KIT: Special Hobby 1/48 Barracuda V
KIT #: ?
PRICE: 25.52 at www.hannants.co.uk
DECALS: Two options
REVIEWER: Tom Cleaver
NOTES: Short run with resin parts

HISTORY

       The Fairey Barracuda was created in response to Air Ministry Specification S.24/37, issued in 1937 for a monoplane torpedo bomber to replace both the Swordfish and the newly-designed Albacore.  From six submissions, Fairey's design was selected and two prototypes ordered, the first flying December 7, 1940.

      The aircraft had a high-wing configuration, with large Youngman flaps that were also used as dive brakes. Originally designed to use the Rolls-Royce Exe engine, production of this powerplant was abandoned and the prototypes eventually flew with the Rolls-Royce Merlin 30 engine, providing 1,260 h.p.  Only 30 Mk. I Barracudas were built as the airplane was seriously underpowered. The Mk. II upgraded to the more powerful Merlin 32 with 1,640 h.p., swinging a four-bladed propeller.  1,688 Mk. IIs were produced and it was the main version to see combat. While the Barracuda was a torpedo strike aircraft, it never used the torpedo in combat due to the fact it was too underpowered even with the Merlin 32 to get off a carrier deck with this weapon.

      Barracudas first entered service in January 1943 with 827 Squadron.  The Barracuda first entered combat with 810 Squadron in the Salerno landings in September 1943. 23 FAA squadrons eventually operated the Barracuda.  From the spring of 1944, 852 TB Mk. III Barracudas equipped with centimetric radar were used for anti-submarine warfare. 

     The final version of the Barracuda was the Mk. V, which replaced the Merlin with a Rolls-Royce Griffon 37 engine with 2,020 h.p. a 40% increase in power which allowed the payload to be increased to 2,000 lb. The Mk. V had ASH radar under the left wing and featured a revised and enlarged tailfin to deal with the increased torque from the Griffon.  Crew was reduced to two, and the rearward-firing Vickers guns were deleted, having been found to not be worth their additional weight. Unfortunately the prototype was delayed and did not fly until November 16, 1944.  Fairey built only 37 before the war in Europe was over.  These aircraft equipped at least one Fleet Air Arm reserve squadron, and were used by British carriers in the COD role until the mid 1950s.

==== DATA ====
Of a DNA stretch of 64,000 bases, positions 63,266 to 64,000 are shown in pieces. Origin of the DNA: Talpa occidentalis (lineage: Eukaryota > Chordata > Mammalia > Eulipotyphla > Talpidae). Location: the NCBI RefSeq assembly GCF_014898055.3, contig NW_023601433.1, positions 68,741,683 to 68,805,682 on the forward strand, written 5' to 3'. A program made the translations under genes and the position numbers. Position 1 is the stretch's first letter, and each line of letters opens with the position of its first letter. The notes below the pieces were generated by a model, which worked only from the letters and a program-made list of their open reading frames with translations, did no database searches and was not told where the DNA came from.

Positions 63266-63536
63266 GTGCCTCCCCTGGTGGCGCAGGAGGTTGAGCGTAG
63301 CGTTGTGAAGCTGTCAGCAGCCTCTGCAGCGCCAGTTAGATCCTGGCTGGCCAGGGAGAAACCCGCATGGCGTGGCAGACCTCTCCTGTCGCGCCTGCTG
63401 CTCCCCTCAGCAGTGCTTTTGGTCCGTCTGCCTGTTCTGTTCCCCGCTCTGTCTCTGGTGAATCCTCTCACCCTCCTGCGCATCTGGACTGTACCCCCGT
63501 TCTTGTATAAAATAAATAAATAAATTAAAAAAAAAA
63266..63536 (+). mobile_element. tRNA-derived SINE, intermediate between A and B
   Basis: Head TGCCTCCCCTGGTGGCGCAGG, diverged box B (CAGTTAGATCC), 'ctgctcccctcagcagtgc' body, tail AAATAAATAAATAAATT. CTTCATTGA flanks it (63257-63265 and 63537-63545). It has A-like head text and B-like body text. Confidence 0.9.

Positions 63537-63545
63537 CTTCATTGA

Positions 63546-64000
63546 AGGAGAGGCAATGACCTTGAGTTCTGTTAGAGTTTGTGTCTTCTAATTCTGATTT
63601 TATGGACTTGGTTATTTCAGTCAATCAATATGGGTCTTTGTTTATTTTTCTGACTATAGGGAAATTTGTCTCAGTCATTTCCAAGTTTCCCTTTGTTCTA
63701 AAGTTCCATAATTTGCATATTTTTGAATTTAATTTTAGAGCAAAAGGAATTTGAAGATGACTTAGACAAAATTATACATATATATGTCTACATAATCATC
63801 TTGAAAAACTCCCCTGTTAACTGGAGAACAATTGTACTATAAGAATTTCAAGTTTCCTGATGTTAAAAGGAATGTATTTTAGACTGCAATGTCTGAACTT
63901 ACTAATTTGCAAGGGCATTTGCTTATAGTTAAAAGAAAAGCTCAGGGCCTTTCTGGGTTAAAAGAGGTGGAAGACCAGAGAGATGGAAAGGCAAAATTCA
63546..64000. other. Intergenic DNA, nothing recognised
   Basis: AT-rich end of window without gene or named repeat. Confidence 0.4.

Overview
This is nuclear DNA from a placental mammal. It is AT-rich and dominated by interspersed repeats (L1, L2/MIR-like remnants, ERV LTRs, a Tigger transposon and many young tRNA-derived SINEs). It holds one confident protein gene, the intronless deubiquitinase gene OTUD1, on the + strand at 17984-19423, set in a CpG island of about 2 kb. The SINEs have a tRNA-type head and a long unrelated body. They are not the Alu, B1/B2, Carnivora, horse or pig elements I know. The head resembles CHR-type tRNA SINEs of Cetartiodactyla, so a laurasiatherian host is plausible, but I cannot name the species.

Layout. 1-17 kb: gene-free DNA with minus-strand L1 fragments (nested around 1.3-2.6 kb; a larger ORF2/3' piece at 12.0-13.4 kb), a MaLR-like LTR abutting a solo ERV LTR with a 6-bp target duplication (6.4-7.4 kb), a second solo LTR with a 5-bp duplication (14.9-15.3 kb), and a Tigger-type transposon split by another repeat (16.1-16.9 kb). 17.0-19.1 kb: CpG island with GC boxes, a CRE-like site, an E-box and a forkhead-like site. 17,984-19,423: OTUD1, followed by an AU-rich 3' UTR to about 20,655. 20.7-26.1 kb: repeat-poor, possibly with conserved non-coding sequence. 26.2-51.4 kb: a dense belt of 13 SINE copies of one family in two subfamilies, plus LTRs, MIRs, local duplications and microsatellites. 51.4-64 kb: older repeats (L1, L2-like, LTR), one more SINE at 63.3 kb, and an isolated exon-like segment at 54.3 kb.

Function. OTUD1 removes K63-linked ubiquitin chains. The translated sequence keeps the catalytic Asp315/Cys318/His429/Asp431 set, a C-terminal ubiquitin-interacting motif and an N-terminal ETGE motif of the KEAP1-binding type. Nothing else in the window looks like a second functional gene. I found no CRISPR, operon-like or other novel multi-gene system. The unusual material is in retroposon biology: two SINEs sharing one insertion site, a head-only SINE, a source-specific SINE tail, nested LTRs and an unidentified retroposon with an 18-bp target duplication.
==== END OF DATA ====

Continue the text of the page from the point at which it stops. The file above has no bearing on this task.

Despite its odd appearance, pilots came to appreciate the Barracudas, and the aircraft was an effective dive bomber, playing a pivotal role in the eventual sinking of the German battleship Tirpitz.  The Barracuda continued in service until the mid 1950s, when they were all replaced by Grumman Avengers. Not a single example exists today, although the Fleet Air Arm Museum has large pieces of wreckage from two crashed aircraft and hopes to collect enough parts to eventually assemble a complete example for static display.

THE KIT

     Special Hobby released the Barracuda II two years ago.  This kit differs from that one in replacing the earlier wings with their rounded tips with longer-span wings that have squared-off wingtips.  The kit utilizes the fuselage of the earlier kit, with additional plastic parts for the different nose cowling and the larger fin, which can be done in either the early or final configuration. A resin nose cap and radiator finish the changes.

      There are resin parts to create a very complete interior, as well as underwing bomb racks and bombs which were not originally included in the earlier kit. (The images of the clear bits and photo etch were too out of focus to include. Ed) Decals are included for a Barracuda V in Extra Dark Sea Grey/Dark Slate Grey/Sky camouflage, with the early vertical fin, as operated by 783 Squadron from RNAS Lee-on-Solent in the late 1940s, or a Barracuda V in overall silver with the final vertical fin, operated as the COD for HMS Illustrious in the early 1950s.

CONCLUSIONS

      The earlier kit of the Barracuda made up into a very accurate model of this important Fleet Air Arm aircraft.  While the Barracuda V is more of a historical footnote than anything else, this kit also makes up into an accurate representation of this big brutal-looking carrier strike bomber.  For Fleet Air Arm fans, it provides the final version of one of the two successful British monoplane carrier strike aircraft to see combat in the Second World War.  Recommended for those who are fans of really ugly British aircraft that look cool because of that fact.

January 2007

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